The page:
Wednesday, May 22, 2013

I know this feel.

"It's Time To Stop Treating Dads Like Idiots" - from DaddyFiles.com

The article linked talks about the author's response to the onesie pictured, and how this idea of mocking fathers is both prevalent and bad.  I agree.

I think I'm lucky in that I haven't had this kind of thing targeted directly at me, but it's very true that pop culture sets abominable examples for fatherhood. It's something I was aware of, even from a relatively young age (or so I remember). On the one hand you've got the completely and disgustingly incompetent Homer, the spineless and emasculated Ross, the well-meaning but useless father figure Disney loves to show (Aladdin being a prime example), the borderline abusive who is emotionally unavailable (Red Forman), the absentee and/or deadbeat and/or left his family to marry a hotter and younger woman and no longer has any interest in his child (pick just about any 80's movie), and of course the Actually Evil (Darth Vader). Even when fathers ARE competent (which is rare), they usually die or are otherwise made unavailable (Mufasa, Uncle Ben).

On the surface it might seem like that is changing, with the image of the still-cool dad with the baby carrier on his chest become more prevalent, but I still haven't seen one of those that doesn't come with a slight edge of mockery or tacit encouragement that being a "cool dad" means you still behave like a frat boy when the Overbearing Wife isn't looking. I saw an ad for a show about fatherhood that featured four dads sitting in a playground ignoring their children while drinking and smoking pot. Absolutely maddening.

That relationship with the wife can also be a pretty toxic message. Assuming she's even AROUND (I'm looking at you, Disney, AGAIN). Frequently wives and mothers are seen as the spoilers of fun and cleaners of messes who do all the "real" parenting while Dad learns Important Lessons and doesn't do much beyond delivering the occasional heart-to-heart at a critical juncture. Frequently this Dad Ex Machina kind of ending or plot point seems to make unimportant all the work the so-overworked-she's-bitchy mother and reinforce the message that fatherhood is not really something you do all the time.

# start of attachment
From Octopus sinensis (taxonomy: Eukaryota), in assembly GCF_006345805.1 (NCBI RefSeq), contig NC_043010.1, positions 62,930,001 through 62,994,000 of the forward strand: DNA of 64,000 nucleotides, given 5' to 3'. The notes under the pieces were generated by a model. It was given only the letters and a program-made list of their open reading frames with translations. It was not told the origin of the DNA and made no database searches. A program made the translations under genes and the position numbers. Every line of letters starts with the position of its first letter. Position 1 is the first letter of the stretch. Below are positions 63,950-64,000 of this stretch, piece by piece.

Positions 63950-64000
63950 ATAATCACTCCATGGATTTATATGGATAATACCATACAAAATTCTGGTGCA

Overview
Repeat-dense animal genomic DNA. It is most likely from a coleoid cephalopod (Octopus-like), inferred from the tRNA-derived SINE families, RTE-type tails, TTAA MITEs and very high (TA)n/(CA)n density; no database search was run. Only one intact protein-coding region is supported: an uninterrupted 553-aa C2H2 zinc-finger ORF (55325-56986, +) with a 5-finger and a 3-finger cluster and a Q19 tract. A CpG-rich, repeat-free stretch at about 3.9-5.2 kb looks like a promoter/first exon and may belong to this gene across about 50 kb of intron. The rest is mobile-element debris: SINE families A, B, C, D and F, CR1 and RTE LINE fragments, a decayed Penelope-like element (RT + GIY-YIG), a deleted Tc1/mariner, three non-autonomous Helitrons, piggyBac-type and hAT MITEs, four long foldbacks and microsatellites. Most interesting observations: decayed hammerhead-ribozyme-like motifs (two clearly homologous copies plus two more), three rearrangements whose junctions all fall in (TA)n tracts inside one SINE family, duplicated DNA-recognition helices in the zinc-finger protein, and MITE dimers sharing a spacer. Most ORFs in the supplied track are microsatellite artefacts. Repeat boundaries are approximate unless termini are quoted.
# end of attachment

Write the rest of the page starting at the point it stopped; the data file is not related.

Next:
Another example of this phenomenon of casually mocking fathers, to return to the original point of the linked article, is the meme to the right, of "fathers in the baby food aisle" that shows several men on their phones clearly getting their wives to guide them through purchasing the correct baby food. This picture really irritated me, and it's because there's a certain element of truth in it. The reality is that I do not spend all day, every day with my son and I am not the primary decision-maker on many child-related products, so I sometimes have to check with the wife before I get stuff. This notion that I am somehow failing or making myself worthy of mockery is frankly shitty. I can't deny that I sometimes feel self-conscious when buying baby products on my own, especially if I have to take a moment to find or decide between things and it's for exactly this reason. I have more than once gambled on getting the wrong thing before being seen to call for help because I KNOW that that's how the parents around would view me. So the danger there is that why try and be better, why risk failing when the reward is not education or support but negative reinforcement?

This is not, of course, to suggest that there is not an equivalent cultural phenomenon targeted at women. There is, it just applies its pressure and sets its examples on the other end of the spectrum. The difference, I find, is that there is also a cultural protectionism of mothers. You can criticize imperfection in mothering, but you can't mock just for trying. Fathers can be both criticized and mocked, and are. You're criticized if you don't get involved and be an active parent, and you're mocked if you do.

All of that said, though, the world is not entirely a carnival of feces and shame. As I said above, I'm fortunate in not being subjected to this on a personal level, and as my peer group is increasingly populated by parents I see how many fathers there who appear to be doing a great job despite the dearth of positive examples in the media. I suspect internet culture has a great deal to do with this, as resources like the linked-to blog proliferate.

I would also be remiss if I didn't point out that I had a pretty good role model for how To Be A Dad.  That's always a bonus.

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